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Effective and Efficient Automation for Security Teams

Even very short tasks may be worth automating if you do them frequently. Here's how to decide what to tackle first.

Bob Bregant II, Co-founder & COO, OpsHelm

January 4, 2023

6 Min Read
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Source: Fedor Selivanov via Alamy Stock Photo

Picture it: the company boardroom, two weeks ago: Due to "an uncertain economic outlook," the expanded security budget and new hires you asked for in 2023 have been denied. As the company "tightens its belt," you may even lose existing budget and some headcount.

You had plans to use those resources to help you shore up security weaknesses and react more adroitly to changes and new environments that seem to appear like clockwork with every two-week development sprint.

So what's a CISO to do? Telling your engineers to work harder won't really cut it. You need a way to complete work more efficiently and do more with less. You need automation. Everyone's first reaction is that automation doesn't work everywhere — and that's correct — but there are plenty of cases where it works.

Identifying What to Automate

Reach for automation when you have tasks that are repetitive — tasks that happen often enough that the time savings of automation can justify the upfront cost of development and maintenance of the solution. Points to consider:

  • Frequency: How often does the task occur? Even a short, 30-second task can be a valuable target for automation if you are doing it 100 times per week.

  • Standardization: Is the task standardized? Repetitive tasks that have well-documented playbooks or your staff can do in their sleep are great candidates for automation, while tasks that require substantial human consideration are not.

  • Sub-tasks: Can a portion of a task be broken off and automated? End-to-end automation isn't always possible, but partial automation can be valuable.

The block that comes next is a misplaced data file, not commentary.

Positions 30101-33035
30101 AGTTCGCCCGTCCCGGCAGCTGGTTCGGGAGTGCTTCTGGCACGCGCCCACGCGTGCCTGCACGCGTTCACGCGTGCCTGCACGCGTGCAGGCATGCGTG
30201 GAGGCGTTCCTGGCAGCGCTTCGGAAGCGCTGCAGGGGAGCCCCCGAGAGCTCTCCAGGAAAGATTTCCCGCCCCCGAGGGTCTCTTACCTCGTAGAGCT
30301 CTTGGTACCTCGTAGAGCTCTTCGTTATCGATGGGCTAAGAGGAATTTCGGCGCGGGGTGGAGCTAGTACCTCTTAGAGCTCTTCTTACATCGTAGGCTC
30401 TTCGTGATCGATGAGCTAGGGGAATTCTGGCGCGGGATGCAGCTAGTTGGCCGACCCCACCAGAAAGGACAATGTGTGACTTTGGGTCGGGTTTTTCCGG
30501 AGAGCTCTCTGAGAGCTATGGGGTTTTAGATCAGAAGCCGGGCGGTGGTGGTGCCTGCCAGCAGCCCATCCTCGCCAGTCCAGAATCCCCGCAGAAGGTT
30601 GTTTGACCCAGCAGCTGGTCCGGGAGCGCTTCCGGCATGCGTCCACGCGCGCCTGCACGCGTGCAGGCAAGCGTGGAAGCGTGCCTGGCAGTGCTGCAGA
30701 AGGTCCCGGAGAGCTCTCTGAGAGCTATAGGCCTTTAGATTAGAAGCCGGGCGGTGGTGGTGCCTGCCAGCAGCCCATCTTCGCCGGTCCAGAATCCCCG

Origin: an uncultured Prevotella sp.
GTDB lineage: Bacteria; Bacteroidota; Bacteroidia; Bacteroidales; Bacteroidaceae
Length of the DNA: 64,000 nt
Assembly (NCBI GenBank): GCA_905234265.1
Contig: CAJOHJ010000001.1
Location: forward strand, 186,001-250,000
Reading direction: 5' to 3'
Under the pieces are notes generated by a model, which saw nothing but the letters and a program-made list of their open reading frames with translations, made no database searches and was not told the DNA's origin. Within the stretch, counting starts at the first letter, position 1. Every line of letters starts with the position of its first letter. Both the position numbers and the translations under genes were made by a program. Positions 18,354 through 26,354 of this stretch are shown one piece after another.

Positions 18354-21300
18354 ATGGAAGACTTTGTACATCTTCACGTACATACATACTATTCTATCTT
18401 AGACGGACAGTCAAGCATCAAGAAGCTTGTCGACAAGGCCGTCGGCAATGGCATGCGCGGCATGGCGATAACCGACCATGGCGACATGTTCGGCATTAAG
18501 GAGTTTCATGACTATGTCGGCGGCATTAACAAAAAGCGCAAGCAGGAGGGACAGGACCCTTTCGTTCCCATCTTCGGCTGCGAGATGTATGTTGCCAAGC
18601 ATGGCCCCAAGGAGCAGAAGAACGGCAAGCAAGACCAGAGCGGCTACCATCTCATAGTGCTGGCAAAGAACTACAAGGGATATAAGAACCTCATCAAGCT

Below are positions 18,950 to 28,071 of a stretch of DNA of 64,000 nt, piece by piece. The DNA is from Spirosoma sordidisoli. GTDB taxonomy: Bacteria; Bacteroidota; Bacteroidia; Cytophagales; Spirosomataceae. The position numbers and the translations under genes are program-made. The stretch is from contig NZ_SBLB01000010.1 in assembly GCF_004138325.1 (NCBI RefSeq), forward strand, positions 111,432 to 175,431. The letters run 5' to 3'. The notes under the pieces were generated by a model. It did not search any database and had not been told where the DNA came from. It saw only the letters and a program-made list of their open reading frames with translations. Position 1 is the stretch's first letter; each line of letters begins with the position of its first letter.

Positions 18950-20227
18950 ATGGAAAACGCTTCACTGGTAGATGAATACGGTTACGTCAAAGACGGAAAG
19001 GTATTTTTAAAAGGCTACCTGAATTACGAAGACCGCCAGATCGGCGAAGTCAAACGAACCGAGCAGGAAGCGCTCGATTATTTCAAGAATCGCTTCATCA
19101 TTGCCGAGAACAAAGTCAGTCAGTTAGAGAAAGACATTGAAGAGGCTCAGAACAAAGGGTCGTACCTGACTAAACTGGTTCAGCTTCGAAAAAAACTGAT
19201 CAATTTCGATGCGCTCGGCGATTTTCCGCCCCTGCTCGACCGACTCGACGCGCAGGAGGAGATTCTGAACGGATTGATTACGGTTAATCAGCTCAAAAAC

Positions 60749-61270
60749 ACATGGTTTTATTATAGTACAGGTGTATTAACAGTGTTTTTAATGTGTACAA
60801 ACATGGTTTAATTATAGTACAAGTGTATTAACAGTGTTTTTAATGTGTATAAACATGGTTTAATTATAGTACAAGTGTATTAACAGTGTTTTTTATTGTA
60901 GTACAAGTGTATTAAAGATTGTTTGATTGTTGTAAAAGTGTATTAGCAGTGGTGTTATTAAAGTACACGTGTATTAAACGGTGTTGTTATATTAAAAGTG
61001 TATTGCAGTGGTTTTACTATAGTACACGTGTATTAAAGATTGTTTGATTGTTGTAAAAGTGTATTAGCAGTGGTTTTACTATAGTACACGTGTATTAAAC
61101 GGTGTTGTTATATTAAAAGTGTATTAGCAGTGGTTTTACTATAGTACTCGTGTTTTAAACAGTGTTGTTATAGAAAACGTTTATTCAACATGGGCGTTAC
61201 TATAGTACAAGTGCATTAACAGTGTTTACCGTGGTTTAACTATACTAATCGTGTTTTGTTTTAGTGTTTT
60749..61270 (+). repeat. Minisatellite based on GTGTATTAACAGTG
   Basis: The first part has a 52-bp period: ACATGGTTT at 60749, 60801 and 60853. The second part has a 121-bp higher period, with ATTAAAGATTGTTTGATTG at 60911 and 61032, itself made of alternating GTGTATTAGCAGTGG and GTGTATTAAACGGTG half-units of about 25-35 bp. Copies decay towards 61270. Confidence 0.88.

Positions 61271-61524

• Opportunity cost: Does this task have external costs that should be considered? A five-minute task that interrupts an engineer's workflow and delays the work by 20 minutes is actually a 25-minute task. If this engineer's time is better served building vs. completing interruption-driven tasks, the task is a prime candidate for automation. Be sure to include these factors when you weigh the opportunity cost of automating a task.

If a task isn't a good candidate for automation but still takes up a bunch of time, can you identify a different, but related, process to automate and reduce the number of times a task must be performed? For example, you might not be able to update vulnerable dependencies automatically in production, but flagging them during development may mean you have far fewer that make it that far.

Example: Automating PCI Scans & Reporting

Let's consider automation in the context of vulnerability scanning, the bane of many security teams' existence. At one employer, I needed to run weekly PCI scans of all of our infrastructure. Each week, before I could run that scan, I needed to update the asset inventory by manually compiling lists of IPs and hostnames from our cloud infrastructure providers, and then update the target list in the scanner's Web interface. We only did this once a week, but it took about 30 minutes each time.

Both the cloud infrastructure providers and the scanner had an API, so it was relatively simple to build automation that could authenticate to both systems and compile the relevant information. This was an automation win.

Once the vuln scanner reports were produced, we needed to review and act on the findings — another weekly task that took several hours. Because the reports were provided in XML, it was simple enough to have them machine-parsed, deduplicated, and summarized via email with new issues logged as tickets. This was an even bigger automation win.

Where to Start

As with everything in information security, getting started with security automation boils down to prioritization. You can't possibly tackle everything at once, so identify the list of possibilities; rank them based on how much they matter, both in terms of risk and potential effort savings; and start working your way down the list.